THERE ARE AT LEAST two pieces of correspondence missing from They Call Him Mr. Gacy, C. Ivor McClelland’s 1989 collection of letters to and from convicted serial-murderer-turned-painter John Wayne Gacy. In 1987 a recent Cal Arts graduate named Richard Hawkins wrote the infamous criminal a letter. Did Gacy, it queried, experience feelings of confinement and hopelessness in the presence of beauty? And, if so, did his torture-murders of some 30-odd boys help him feel better? Hawkins, who often incorporates celebrity memorabilia in his work, hoped to gain Gacy’s participation in his installation-in-progress—a multimedia study of unrequited sexual fixation, with the actor Tom Cruise as its objet fixe. But the questions he posed were intended neither as jokes nor as the usual lurid countercultural curiosity. For Hawkins honestly saw in Gacy an alter ego of sorts, someone with extreme sexual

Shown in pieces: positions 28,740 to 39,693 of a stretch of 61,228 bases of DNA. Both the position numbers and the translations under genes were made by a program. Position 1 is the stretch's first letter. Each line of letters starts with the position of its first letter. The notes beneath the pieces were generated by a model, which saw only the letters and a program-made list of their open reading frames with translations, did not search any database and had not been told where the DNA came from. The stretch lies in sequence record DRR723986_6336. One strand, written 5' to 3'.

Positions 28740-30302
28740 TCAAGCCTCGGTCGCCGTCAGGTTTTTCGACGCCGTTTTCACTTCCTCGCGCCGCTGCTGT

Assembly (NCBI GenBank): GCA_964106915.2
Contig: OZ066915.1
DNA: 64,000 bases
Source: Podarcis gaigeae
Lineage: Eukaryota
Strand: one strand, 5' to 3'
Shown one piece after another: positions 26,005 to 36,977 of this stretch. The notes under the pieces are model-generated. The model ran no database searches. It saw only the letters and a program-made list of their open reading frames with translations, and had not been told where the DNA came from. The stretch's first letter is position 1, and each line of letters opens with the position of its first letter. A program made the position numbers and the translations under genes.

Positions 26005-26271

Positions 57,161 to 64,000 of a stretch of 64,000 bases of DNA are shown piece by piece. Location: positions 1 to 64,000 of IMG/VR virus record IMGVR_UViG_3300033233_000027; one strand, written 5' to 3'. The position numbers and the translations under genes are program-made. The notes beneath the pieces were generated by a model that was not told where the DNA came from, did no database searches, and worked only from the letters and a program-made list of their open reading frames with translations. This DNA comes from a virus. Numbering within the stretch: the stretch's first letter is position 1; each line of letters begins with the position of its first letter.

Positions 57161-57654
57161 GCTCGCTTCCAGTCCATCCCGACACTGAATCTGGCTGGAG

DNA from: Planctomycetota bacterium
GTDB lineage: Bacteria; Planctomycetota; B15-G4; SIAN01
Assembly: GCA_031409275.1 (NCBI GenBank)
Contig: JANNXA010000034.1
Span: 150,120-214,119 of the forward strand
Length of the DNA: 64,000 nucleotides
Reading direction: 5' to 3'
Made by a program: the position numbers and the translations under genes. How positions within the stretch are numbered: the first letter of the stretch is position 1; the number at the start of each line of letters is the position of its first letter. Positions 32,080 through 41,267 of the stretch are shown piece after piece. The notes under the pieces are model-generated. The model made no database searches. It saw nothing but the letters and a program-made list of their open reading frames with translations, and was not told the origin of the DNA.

to keep reading

Artforum print subscribers have full access to this article. If you are a subscriber, sign in below.

Not registered for Register here.

SUBSCRIBE NOW for only $50 a year—65% off the newsstand price—and get the print magazine plus full online access to this issue and our archive.*

Order the ONLINE EDITION for $5.99.

* This rate applies to U.S. domestic subscriptions.